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NIOSH Hearing Loss Prevention Program
  • Published Date:
    May 2016
  • Language:
    English
Filetype[PDF - 77.10 KB]


Details:
  • Corporate Authors:
    National Institute for Occupational Safety and Health.
  • Series:
    DHHS publication ; no. (NIOSH) 2016-148
  • Description:
    The Surveillance Program improves worker safety and health by identifying and tracking workplace injuries, ill- nesses, hazards, deaths and exposures in the United States. This snapshot shows recent accomplishments and upcoming work.

    What are our priorities? The National Institute for Occupational Safety and Health (NIOSH) Hearing Loss Prevention Program works with partners in industry, labor, trade associations, professional organizations, and academia. The program focuses on eliminating new cases of occupational noise-induced hearing loss. What do we do? 1. Develop noise controls to reduce the noise emitted by the machinery and equipment that produce hazardous noise levels. 2. Reduce noise-induced hearing loss through interventions targeting hearing protection devices. Although engineering and administrative controls are more effective, and should be the first steps taken to reduce noise exposure, personal protection devices are increasingly relied upon as a means to reduce noise exposures for workers (see hierarchy of controls graphic). 3. Develop evidence-based best practices for hearing loss prevention by developing NIOSH "best practices" guidelines and NIOSH Criteria documents. 4. Identify, quantify and reduce risk factors associated with hearing loss due to exposures. Continuous noise risks are well understood, but much less is known about other intermittent and impulsive noise exposures. What have we accomplished? 1. Commercialized noise controls in mining. For example, the dual sprocket conveyor chain for the continuous mining machine and a drill bit isolator for a roof bolting machine are both commercially available and used in the field. 2. Developed the NIOSH web resources for Buy Quiet, an initiative that encourages manufacturers to design quieter equipment, and encourage companies to purchase or rent quieter machinery. 3. Updated the NIOSH Engineering Noise Control topic web page with new resources. 4. Demonstrated the ability to predict noise emissions from machinery using a NIOSH-developed numerical modeling methodology and field validation. 5. Developed a webinar and hosted three seminars to promote the use of fit-testing for more than 200 hearing conservation and safety professionals. 6. Developed methods for testing and rating hearing protector performance and assessing exposure risk that were included in the Department of Defense MIL STD 1474E noise limit criteria acquisition standard promulgated in April 2015. 7. Examined the adequacy of different exchange rates, 3 versus 5 decibels (dB), to assess the risk of noise-induced hearing loss for noise-exposed workers. 8. Published surveillance data on trends for hearing loss over 3 decades and on the prevalence of hearing loss by sectors. What's next? 1. Create a NIOSH topic web page for Hearing Protector Fit-Testing to provide the information about evidence-based best practices to integrate fit-testing into hearing loss prevention programs. 2. Play a key leadership role in revising the American National Standard for Estimating Risk of incurring Occupational Hearing Loss, ANSI S3.44. The update will include recent NIOSH-derived reference data for persons as a function of age and gender. 3. Publish the results of a multi-laboratory study that compared three hearing protector fit-test systems. 4. Complete a meta-analysis of studies comparing the use of 3-dB and 5-dB exchange rates. 5. Publish a paper on the prevalence of hearing loss in healthcare. 6. Develop and demonstrate a retrofit package to reduce underground haul truck noise by 3-5 dB(A) and more than double allowable exposure time. 7. Complete the smartphone noise measurement app comparison study to demonstrate the feasibility of smartphones as noise measurement devices when equipped with an adequate microphone sensor.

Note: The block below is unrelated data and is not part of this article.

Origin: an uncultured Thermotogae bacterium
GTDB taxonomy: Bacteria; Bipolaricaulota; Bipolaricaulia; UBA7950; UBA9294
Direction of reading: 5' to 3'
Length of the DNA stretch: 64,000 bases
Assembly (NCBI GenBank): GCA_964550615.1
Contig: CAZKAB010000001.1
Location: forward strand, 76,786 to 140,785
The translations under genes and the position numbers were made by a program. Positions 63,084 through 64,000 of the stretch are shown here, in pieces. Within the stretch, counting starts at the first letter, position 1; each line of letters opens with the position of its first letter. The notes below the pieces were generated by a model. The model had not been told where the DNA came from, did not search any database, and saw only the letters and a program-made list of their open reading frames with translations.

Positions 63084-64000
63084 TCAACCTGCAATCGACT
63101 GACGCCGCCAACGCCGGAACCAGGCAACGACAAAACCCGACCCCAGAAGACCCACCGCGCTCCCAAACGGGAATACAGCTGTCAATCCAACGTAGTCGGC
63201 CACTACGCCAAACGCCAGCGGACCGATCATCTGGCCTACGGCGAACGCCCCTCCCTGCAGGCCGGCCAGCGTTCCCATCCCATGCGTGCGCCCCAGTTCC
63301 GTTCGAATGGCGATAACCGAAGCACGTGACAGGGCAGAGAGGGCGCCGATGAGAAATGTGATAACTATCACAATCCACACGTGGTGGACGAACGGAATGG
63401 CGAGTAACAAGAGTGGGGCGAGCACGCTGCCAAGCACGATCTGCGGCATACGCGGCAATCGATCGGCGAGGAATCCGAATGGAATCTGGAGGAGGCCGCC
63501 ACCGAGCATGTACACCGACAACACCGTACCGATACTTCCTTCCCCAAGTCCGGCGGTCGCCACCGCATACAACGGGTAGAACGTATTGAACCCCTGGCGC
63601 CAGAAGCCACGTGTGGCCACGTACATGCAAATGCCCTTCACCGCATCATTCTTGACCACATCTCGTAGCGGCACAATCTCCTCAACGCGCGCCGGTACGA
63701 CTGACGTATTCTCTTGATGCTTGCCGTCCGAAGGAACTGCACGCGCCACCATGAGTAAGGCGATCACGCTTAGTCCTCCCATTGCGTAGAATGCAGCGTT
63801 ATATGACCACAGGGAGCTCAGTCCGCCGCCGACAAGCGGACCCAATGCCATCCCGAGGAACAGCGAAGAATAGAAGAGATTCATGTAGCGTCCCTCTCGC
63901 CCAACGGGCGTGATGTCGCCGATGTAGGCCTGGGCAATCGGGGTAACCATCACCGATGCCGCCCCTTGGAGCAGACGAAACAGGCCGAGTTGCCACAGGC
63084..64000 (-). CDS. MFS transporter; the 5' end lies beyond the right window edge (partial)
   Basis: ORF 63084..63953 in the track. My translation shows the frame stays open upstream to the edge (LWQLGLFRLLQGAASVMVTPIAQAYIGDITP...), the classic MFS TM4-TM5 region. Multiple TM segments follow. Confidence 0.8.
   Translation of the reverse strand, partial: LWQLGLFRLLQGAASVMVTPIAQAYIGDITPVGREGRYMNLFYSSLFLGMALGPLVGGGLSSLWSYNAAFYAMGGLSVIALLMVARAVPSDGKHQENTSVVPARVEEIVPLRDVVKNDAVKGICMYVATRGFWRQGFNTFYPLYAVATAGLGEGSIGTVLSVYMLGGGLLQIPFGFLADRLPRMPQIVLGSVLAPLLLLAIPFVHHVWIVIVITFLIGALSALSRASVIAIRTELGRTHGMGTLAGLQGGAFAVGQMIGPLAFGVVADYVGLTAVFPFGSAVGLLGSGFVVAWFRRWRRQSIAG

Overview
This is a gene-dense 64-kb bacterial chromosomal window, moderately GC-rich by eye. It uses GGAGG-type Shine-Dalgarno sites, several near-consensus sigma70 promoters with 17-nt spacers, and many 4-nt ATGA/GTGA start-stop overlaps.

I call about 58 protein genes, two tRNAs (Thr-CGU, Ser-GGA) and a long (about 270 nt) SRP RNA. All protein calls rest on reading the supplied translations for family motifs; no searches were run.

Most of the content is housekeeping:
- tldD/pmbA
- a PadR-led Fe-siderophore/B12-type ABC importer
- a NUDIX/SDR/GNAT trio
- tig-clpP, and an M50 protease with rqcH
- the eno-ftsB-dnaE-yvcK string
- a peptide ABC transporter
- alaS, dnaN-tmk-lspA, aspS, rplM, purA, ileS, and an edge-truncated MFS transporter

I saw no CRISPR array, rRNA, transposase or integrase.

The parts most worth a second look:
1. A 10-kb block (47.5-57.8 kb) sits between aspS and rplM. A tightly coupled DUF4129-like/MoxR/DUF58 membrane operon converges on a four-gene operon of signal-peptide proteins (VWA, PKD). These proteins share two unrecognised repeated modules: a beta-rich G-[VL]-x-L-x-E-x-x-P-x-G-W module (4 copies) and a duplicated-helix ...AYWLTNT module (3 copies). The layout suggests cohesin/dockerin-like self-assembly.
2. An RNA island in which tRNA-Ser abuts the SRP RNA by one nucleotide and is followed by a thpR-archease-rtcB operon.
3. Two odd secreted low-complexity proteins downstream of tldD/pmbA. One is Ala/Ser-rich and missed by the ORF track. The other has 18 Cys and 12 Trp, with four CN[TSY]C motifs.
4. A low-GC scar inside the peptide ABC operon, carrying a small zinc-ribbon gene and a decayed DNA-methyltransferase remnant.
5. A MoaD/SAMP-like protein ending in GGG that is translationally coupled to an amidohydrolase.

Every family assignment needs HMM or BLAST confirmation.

NIOSHTIC No 20048121

  • Supporting Files:
    No Additional Files